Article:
HK government carrying out survey to update database on growth changes in children

25-Nov-2020 Intellasia | South China Morning Post | 6:51 AM Print This Post

Signs of early puberty and other generational changes in physical development among children have prompted the Hong Kong government to carry out a large-scale survey to update the city’s 27-year-old growth data.

Growth charts are used to compare a child’s height, weight, body mass index (BMI) and head circumference with their peers. They also help clinicians and health care professionals detect underlying diseases in children and assist the government to formulate policies accordingly.

But the ones currently used in Hong Kong were developed in 1993, which are based on data from children who mostly grew up in the 1970s and 80s.

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The new growth survey, rolled out in the third quarter of this year, aims to collect data from a representative sample of about 20,000 people aged 0 to 20. It is expected to be completed by the end of 2021.

“The target of the data collection is to create more representative growth charts of this generation’s children in Hong Kong,” said Dr Patrick Ip, clinical associate professor of paediatrics and adolescent medicine at the University of Hong Kong.

In the first phase of a three-year growth study in 2019, researchers from Chinese University, the University of Hong Kong, and the Department of Health reviewed government figures and international literature, and found that the city’s current growth charts had data gaps.

“I think the analysis of data from phase one suggests that there might be some slightly early puberty, which could affect growth. Some of the gaps were heights at the different ends of the age range and the period when children grow very fast in the first five years of life,” said Tony Nelson, professor of paediatrics at Chinese University and principal investigator of the study.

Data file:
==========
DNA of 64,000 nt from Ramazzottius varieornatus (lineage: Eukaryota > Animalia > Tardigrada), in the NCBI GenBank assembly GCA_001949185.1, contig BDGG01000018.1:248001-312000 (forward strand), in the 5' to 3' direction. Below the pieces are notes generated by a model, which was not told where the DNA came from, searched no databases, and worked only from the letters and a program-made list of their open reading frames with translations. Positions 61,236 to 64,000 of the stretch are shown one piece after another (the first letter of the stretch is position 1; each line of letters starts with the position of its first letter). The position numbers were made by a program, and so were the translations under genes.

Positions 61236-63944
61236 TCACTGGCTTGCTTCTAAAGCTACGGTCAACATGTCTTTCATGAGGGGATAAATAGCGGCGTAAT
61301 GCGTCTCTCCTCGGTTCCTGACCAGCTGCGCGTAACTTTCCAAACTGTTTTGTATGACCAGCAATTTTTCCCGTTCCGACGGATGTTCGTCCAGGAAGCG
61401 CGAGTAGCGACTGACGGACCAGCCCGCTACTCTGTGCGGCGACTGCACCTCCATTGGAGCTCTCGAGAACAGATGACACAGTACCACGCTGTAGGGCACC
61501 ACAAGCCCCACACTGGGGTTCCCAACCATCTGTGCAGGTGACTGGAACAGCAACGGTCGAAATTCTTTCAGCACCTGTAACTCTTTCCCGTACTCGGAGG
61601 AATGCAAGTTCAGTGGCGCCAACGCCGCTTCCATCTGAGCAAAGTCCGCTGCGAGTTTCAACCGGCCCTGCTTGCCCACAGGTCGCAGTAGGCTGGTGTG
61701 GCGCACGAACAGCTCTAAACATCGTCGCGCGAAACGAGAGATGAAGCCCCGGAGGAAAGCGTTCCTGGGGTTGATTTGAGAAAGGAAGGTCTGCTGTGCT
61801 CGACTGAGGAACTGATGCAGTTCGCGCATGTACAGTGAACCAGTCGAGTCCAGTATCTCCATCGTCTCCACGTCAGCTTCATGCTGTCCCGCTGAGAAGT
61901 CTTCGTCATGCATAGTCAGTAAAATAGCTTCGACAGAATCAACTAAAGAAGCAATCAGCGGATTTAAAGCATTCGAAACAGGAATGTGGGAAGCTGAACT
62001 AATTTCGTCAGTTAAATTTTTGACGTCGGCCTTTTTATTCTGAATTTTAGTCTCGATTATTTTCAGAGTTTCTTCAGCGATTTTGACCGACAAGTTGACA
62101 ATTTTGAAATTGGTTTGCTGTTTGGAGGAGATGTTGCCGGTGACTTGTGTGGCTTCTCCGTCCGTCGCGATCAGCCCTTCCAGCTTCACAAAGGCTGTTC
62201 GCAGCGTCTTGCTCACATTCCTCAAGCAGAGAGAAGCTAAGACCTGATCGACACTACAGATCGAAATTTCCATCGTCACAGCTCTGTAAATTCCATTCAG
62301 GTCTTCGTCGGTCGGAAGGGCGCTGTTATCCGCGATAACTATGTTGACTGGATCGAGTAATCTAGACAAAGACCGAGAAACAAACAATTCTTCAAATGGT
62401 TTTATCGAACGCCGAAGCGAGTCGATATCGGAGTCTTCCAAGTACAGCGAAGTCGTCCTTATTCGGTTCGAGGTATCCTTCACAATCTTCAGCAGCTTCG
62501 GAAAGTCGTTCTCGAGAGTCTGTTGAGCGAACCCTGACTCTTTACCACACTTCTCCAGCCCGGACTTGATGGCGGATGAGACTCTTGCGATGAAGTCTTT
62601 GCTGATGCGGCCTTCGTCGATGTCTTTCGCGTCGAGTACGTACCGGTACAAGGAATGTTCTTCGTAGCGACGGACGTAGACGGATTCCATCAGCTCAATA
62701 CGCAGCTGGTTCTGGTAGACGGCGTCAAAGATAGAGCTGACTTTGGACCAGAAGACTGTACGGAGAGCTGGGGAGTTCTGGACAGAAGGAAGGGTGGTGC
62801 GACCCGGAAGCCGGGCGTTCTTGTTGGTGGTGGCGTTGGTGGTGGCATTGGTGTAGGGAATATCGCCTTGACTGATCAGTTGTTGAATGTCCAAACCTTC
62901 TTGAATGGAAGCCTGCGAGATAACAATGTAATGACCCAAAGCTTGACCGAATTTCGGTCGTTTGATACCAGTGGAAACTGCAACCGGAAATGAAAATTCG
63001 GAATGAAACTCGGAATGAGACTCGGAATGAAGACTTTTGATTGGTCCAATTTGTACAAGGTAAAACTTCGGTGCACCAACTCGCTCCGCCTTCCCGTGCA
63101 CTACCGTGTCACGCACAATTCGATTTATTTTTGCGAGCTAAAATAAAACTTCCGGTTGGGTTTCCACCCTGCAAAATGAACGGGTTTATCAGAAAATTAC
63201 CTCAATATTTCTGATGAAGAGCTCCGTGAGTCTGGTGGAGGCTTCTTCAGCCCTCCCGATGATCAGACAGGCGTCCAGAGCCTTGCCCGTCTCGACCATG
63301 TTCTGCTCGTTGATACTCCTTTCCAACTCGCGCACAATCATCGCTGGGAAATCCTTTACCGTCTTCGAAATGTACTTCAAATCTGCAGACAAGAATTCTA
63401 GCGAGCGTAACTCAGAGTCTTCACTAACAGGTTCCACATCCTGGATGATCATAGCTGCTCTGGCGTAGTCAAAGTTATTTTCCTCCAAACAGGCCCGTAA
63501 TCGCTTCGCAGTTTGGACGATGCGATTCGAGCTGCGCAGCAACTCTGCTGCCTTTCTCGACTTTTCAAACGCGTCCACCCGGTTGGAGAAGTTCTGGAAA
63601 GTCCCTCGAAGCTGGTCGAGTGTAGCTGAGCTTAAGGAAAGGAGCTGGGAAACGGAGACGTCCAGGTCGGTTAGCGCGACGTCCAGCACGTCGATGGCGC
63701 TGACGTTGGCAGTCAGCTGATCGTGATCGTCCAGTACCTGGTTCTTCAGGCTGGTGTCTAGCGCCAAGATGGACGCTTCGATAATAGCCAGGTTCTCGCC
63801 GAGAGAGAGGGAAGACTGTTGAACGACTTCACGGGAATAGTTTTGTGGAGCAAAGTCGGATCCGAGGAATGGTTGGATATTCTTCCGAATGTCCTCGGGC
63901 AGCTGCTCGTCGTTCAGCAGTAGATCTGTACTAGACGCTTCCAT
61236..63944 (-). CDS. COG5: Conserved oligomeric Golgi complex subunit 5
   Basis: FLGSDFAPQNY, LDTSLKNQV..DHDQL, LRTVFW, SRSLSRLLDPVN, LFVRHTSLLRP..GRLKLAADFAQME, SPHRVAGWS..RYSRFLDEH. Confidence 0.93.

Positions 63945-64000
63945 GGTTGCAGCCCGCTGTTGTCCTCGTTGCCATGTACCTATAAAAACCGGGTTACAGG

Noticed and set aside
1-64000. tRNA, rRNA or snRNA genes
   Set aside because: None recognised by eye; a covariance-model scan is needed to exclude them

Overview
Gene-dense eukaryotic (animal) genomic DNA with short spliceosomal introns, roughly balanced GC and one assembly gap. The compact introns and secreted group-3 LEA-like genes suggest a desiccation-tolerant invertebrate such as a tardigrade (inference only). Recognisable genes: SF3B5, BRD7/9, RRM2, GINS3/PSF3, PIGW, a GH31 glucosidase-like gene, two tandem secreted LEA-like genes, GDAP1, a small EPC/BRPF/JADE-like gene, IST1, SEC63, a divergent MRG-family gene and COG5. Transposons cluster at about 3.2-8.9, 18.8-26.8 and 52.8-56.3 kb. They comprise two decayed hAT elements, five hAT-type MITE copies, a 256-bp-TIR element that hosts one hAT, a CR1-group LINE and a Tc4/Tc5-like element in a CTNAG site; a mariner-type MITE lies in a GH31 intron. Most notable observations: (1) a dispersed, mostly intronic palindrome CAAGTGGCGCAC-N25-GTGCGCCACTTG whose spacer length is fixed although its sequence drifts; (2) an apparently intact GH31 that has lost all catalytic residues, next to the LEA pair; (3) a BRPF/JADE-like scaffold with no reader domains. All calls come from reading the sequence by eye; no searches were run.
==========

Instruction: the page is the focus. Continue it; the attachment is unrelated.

“It’s important to move onto phase two [the growth survey] to fill those gaps and use this evidence to make the best decision of what would be the best charts for Hong Kong.”

Environmental factors, such as diet, lifestyle habits and socio-economic development, also play a role in influencing growth, the researchers said.

Dr Winnie Tse Wing-yee, a paediatrician, said the current growth charts were “getting outdated”, while noting that the data had implications on policymaking.

“It was done almost three decades ago, and with the economic and social changes… there’s definitely a secular trend [changes across generations]. I think it’s timely, if not too late to do a territory-wide growth study again,” she said, adding it would help update the current health condition of children.

Tse pointed out the 1993 growth study showed that 10 per cent of healthy girls had onset of puberty before the age of eight, which helped correct health care professionals’ understanding of it.

“It’s just an observation of a phenomenon so doctors and parents don’t have to be overly concerned if such pubertal signs appear,” she said, noting earlier onset of puberty had no implication on a child’s health condition.

But data showing higher rates of obesity and sedentary lifestyle among children could help push lawmakers to carry out new policies for schools, Tse said, such as building more sports facilities and ensuring children get enough exercise at school.

“We have a general feeling that our children in many ways enjoy more advantage in society compared to three decades ago, however are our children really healthier than before if we are facing more children who are overweight and obese? The policymakers will only listen when we have solid data,” she said.

“It’s important good habits are instilled in early childhood. [Schools are] the best place to provide the necessary good habit training. We always have to protect children and make sure they have a balanced school schedule.”

The new growth charts will not be ready until at least the end of 2022, but researchers said the current ones can still be used.

“We are updating the current growth charts, but it doesn’t mean that they are not suitable or not accurate. Ultimately, it’s just a reference tool,” said Dr Thomas Chung Wai-hung of the Department of Health’s family and student health branch.

https://sg.news.yahoo.com/hong-kong-government-carrying-survey-090440680.html

 

Category: Hong Kong

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